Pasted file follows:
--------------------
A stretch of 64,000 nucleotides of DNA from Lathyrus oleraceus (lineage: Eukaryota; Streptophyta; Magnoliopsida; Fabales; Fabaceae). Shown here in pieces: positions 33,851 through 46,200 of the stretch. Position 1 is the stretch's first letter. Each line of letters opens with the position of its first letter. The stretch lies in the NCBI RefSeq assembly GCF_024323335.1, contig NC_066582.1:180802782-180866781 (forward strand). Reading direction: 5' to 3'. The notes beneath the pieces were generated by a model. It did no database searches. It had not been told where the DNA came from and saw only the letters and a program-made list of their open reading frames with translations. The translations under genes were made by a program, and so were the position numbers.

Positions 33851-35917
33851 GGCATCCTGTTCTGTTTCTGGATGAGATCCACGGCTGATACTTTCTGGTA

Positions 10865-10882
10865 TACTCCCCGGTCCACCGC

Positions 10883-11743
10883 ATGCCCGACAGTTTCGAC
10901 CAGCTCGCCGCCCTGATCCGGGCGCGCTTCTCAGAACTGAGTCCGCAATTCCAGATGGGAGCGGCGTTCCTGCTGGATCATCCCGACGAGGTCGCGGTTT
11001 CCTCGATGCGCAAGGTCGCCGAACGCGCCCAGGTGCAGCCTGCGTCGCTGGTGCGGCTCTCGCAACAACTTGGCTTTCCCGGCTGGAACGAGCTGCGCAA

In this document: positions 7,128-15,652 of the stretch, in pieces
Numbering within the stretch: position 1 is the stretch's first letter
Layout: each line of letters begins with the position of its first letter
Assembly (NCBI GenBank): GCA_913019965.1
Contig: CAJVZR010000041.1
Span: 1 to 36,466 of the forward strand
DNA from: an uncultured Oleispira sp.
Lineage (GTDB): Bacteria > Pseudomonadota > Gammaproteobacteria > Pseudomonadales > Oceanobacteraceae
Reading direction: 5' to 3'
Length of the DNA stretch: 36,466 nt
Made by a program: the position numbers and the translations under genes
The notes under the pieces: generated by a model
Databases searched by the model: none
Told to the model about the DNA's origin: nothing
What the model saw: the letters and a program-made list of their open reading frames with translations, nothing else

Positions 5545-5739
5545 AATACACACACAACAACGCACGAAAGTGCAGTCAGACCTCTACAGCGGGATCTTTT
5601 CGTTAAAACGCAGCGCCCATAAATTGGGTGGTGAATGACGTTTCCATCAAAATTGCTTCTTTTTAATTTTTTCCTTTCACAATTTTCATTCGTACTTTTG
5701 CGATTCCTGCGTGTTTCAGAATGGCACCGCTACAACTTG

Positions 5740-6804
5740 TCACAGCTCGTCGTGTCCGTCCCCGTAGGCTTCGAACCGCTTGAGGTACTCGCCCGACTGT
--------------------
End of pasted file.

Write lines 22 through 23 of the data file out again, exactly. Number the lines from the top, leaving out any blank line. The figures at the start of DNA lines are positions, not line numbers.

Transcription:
Databases searched by the model: none
Told to the model about the DNA's origin: nothing